Increasingly they drift apart, as she falls for the local church choral director, Jonathan Hellyer Jones (Charlie Cox), while Hawking increasingly prefers the company of his latest, and very attractive, nurse/secretary, who, in the film seems more than willing to reciprocate. The Hawkings remain together long enough for both to be feted by the Queen.

The film ends with Stephen and Jane, perhaps in a garden at Buckingham Palace, gazing at their children, two of whom are now grown, below them. Hawking turns to his soon to be ex-wife and casually points out, “Look what we’ve created,” a restatement of his oft-quoted phrase that “there are no boundaries to human endeavor.” In a postscript, it is noted that Hawking, to his credit, refused the offer of peerage by the Queen.

Throughout The Theory of Everything, Hawking’s atheism is soft-pedaled. At one point, after the publication of A Brief History of Time, Jane casually confronts her husband about his statement that to discover the origin of the universe is to “know the mind of God.” She asks him if he believes there is a God? Hawking seems at first to relent, then issues the qualifier, “but.” We are left with the meaning of Hawking’s phrase similar to that of Einstein’s famous aphorism “God does not play dice with the universe,” never explained.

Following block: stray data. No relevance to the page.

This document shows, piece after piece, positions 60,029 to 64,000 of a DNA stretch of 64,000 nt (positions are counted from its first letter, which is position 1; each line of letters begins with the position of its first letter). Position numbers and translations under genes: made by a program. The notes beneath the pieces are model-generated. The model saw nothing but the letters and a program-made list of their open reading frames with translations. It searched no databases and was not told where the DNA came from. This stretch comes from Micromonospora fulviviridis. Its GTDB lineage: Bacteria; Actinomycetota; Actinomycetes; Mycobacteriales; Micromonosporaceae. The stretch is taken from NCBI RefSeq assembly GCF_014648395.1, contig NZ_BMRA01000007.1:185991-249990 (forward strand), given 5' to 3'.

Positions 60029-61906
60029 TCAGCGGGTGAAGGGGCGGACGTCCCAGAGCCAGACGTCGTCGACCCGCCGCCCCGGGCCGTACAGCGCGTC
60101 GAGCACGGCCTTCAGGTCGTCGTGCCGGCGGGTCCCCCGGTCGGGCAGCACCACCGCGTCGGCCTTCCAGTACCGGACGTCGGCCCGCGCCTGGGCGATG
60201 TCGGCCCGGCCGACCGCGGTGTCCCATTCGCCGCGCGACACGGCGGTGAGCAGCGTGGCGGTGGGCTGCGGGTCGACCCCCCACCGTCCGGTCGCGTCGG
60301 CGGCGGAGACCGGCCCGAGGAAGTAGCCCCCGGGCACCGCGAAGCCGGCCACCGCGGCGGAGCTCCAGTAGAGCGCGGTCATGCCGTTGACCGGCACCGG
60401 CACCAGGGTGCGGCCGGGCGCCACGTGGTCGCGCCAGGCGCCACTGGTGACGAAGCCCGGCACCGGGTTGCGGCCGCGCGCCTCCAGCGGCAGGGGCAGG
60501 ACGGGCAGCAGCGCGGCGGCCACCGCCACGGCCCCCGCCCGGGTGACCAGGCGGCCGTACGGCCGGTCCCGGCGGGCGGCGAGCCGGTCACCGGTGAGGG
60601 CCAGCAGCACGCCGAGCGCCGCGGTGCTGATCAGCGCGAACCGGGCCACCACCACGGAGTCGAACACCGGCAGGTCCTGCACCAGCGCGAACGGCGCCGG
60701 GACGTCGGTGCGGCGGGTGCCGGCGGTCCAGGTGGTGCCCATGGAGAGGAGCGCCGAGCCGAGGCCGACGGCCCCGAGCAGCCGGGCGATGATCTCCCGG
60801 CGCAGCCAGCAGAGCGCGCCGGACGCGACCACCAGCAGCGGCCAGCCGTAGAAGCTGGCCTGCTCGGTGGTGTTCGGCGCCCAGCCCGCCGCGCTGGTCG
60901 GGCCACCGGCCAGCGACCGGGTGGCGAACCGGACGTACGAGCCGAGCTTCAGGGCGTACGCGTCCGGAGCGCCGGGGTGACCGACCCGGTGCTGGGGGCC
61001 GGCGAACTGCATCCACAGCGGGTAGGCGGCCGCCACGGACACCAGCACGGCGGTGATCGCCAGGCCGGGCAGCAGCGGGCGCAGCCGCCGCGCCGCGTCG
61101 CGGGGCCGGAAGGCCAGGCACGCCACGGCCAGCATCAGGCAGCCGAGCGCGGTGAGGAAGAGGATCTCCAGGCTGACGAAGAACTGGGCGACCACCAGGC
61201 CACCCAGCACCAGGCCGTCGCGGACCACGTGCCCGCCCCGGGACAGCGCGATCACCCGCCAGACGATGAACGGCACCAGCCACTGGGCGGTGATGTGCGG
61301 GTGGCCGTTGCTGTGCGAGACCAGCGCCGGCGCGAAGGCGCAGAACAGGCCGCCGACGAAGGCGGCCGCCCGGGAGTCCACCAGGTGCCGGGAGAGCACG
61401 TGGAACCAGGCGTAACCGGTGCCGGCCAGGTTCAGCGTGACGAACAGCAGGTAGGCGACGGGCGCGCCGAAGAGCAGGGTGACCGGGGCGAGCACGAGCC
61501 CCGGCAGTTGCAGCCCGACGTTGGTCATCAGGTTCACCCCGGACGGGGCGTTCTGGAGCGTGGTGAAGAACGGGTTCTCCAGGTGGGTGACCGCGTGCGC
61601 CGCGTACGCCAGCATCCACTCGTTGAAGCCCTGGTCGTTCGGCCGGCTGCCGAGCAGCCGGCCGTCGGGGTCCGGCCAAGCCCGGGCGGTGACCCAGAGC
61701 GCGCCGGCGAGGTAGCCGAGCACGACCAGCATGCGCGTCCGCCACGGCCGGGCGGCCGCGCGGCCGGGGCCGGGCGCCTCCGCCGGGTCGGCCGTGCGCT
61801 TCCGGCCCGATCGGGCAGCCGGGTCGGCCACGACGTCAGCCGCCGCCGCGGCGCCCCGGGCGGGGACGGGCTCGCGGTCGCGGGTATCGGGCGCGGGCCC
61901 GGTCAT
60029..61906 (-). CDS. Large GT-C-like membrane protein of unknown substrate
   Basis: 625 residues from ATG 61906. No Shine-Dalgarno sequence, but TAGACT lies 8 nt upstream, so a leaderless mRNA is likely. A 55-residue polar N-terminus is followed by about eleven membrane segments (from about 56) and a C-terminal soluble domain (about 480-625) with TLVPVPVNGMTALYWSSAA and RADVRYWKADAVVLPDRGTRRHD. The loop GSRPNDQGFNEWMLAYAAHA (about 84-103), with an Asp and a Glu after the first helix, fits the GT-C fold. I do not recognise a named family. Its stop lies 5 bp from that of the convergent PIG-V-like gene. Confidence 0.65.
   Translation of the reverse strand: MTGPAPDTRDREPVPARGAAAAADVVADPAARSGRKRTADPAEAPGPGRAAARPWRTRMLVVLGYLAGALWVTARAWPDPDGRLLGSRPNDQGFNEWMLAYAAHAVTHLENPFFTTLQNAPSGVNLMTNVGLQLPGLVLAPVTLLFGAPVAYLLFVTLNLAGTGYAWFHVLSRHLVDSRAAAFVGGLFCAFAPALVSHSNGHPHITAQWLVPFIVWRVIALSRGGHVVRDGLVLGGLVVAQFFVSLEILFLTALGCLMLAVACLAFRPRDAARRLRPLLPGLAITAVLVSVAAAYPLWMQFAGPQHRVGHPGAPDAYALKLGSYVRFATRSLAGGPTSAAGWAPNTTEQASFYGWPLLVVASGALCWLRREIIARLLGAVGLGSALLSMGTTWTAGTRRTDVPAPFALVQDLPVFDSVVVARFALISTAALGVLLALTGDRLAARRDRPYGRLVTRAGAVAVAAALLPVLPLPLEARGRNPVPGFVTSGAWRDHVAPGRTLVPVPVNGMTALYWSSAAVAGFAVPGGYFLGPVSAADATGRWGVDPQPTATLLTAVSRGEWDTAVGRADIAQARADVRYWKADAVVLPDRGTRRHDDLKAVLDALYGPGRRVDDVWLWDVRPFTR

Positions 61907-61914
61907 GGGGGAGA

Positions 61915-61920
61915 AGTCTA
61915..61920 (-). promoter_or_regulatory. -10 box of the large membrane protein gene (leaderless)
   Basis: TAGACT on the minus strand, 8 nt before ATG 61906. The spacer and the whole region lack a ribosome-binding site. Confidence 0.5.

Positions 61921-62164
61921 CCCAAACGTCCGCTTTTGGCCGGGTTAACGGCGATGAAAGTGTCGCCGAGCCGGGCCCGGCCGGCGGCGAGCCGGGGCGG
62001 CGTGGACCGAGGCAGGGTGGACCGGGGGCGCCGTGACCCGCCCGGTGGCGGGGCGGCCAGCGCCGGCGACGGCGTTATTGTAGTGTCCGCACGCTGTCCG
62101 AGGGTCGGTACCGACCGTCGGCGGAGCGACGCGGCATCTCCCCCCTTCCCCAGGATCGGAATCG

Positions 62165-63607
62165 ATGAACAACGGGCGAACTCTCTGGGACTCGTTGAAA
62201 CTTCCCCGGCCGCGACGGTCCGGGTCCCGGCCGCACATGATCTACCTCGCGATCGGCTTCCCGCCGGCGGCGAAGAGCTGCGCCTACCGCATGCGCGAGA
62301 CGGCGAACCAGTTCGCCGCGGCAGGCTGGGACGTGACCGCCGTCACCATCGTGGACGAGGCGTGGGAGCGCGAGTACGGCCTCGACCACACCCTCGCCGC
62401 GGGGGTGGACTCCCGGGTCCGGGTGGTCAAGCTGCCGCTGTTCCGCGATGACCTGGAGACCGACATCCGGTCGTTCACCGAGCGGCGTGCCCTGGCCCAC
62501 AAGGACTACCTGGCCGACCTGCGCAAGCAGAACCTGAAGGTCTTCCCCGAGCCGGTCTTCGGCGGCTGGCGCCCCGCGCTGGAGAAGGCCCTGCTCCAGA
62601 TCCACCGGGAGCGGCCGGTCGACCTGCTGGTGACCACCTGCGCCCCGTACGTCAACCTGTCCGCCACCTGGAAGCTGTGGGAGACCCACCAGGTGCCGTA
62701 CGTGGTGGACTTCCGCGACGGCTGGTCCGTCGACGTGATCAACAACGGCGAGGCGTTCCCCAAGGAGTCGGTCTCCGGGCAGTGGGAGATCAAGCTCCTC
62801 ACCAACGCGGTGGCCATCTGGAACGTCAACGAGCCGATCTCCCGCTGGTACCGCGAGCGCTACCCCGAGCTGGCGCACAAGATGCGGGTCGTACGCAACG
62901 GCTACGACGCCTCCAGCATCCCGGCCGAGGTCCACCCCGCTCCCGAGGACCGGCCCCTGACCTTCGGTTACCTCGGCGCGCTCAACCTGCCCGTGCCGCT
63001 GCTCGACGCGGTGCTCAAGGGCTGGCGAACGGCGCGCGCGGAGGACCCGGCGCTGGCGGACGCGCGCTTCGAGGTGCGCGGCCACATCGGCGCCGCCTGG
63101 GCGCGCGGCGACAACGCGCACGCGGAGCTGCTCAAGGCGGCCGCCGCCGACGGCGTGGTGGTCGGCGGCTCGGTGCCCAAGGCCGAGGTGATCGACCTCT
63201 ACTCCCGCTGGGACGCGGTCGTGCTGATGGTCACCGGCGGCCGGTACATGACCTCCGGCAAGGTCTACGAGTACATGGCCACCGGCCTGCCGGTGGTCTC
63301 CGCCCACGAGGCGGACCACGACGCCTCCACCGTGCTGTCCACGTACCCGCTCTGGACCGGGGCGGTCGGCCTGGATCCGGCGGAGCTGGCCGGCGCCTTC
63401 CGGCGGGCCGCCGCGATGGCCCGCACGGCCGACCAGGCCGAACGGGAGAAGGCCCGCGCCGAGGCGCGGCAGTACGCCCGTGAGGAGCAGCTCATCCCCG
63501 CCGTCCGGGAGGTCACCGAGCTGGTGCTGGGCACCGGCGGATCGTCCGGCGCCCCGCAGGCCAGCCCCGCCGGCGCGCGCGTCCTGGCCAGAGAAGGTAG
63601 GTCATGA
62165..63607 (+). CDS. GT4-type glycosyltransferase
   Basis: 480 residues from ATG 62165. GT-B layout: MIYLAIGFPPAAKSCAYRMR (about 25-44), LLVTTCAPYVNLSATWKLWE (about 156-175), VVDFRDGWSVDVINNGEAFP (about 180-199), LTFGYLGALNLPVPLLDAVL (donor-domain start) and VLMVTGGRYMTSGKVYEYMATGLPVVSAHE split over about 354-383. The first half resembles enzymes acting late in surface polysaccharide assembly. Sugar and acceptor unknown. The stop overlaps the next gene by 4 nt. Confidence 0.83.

What Hawking would have said, and did say, is the following; “Before we understand science, it is natural to believe that God created the universe. But now science offers a more convincing explanation.… What I meant by ‘we would know the mind of God’ is we would know everything God would know, if there were a God, which there isn’t. I am an atheist.”

There are also passing references to his political views. As a youth, Hawking apparently participated in “Ban the Bomb” demonstrations, at a time when open-air testing of nuclear weapons was still going on. At the end of the film, Jane describes her husband as a “liberal socialist,” whatever that precisely means. These kinds of tidbits are typical, so while The Theory of Everything has its moments, it is essentially a superficial accounting of their lives. Hawking was right. It wasn’t “awful,” but it could have been considerably better.